Increasing access to education for girls is an important policy priority in many developing countries, where secondary school enrollment often remains lower for girls than for boys. Some researchers and policymakers have found evidence to suggest that menstruation may cause girls to miss a significant number of school days. Anecdotal evidence seems to support this observation—without access to affordable, hygienic sanitary products, girls stay home from school and often use methods that can put them at risk of infection. The context for use of menstrual hygiene products must also be considered—due to lack of menstrual health knowledge and cultural taboos related to menstruation, girls may feel the need to avoid school due to fear of stigmatization by peers or teachers. Moreover, access to running water and private toilets can be a challenge to appropriate use of menstrual hygiene products in school facilities.
Menstrual hygiene management (MHM) programming is relatively new in Zambia and hence very little research has been conducted around menstruation. However, in 2013 the Ministry of General Education (MOGE) working with the MHM thematic working group conducted a quantitative study to understand the effects of MHM on girls’ school attendance. The main findings from this study revealed that girls missed up to 36 school days per year due to menstrual-related challenges. The study also showed that water, sanitation, and hygiene (WASH) facilities were inadequate for purposes of menstrual hygiene management.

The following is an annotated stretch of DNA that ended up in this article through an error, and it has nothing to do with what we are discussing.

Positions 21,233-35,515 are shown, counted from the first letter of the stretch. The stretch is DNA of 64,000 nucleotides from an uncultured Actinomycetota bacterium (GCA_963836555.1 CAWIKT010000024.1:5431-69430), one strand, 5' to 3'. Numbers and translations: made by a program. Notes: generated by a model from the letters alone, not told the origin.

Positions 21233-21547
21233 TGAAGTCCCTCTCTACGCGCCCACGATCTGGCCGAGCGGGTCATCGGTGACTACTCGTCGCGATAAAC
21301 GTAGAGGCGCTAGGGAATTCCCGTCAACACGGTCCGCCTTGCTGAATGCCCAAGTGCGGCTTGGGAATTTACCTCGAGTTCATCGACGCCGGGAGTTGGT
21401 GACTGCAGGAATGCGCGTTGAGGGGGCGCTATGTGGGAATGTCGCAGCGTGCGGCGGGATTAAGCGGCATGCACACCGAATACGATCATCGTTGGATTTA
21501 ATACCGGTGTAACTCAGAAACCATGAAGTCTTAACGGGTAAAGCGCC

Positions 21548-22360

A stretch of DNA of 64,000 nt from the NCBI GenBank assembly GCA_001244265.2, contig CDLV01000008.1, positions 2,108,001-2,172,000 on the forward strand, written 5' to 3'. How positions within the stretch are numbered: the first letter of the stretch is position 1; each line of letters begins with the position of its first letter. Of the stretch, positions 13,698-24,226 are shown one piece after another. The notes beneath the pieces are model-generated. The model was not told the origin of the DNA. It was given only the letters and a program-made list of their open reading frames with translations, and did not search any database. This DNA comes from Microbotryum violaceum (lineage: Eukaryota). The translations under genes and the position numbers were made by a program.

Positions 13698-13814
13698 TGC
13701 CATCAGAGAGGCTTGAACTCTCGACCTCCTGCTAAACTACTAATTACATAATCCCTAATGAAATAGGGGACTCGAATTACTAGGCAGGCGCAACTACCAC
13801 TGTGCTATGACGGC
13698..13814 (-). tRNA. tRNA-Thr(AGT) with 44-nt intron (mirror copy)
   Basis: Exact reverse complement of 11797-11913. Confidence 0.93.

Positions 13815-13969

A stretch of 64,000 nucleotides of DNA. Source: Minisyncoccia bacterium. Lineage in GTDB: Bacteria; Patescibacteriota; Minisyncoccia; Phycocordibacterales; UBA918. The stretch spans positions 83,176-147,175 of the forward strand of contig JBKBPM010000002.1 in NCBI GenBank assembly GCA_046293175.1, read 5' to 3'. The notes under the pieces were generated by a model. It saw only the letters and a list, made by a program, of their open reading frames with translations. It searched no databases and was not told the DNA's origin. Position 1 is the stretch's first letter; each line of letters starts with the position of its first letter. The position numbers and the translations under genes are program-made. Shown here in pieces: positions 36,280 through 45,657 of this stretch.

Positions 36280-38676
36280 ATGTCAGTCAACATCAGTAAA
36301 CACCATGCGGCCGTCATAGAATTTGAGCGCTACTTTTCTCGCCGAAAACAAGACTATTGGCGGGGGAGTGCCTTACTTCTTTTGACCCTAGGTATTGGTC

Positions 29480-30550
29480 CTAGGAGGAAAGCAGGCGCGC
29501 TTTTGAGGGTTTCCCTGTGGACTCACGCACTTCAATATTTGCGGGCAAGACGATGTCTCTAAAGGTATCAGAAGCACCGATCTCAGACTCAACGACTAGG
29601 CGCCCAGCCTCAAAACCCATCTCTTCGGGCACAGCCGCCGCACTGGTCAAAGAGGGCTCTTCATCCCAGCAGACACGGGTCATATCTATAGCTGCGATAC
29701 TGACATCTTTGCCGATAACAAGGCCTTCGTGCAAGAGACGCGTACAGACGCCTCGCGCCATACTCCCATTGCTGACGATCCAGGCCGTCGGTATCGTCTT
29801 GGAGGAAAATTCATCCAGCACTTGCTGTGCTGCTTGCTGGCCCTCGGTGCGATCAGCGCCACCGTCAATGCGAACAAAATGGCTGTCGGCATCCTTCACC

In response, non-governmental organizations (NGOs) and sanitary product manufacturers have conducted campaigns to distribute sanitary products in the hope that this will address a barrier to female education. Viewing this topic as an important area for future impact evaluations, Innovations for Poverty Action (IPA) Zambia invites the Capstone team to present recommendations for how to approach this topic of research in practice and even whether an evaluation project is advisable at all (given sensitivities, politics, current funding, etc.). Furthermore, the final deliverable could inform the research agendas of other IPA country offices.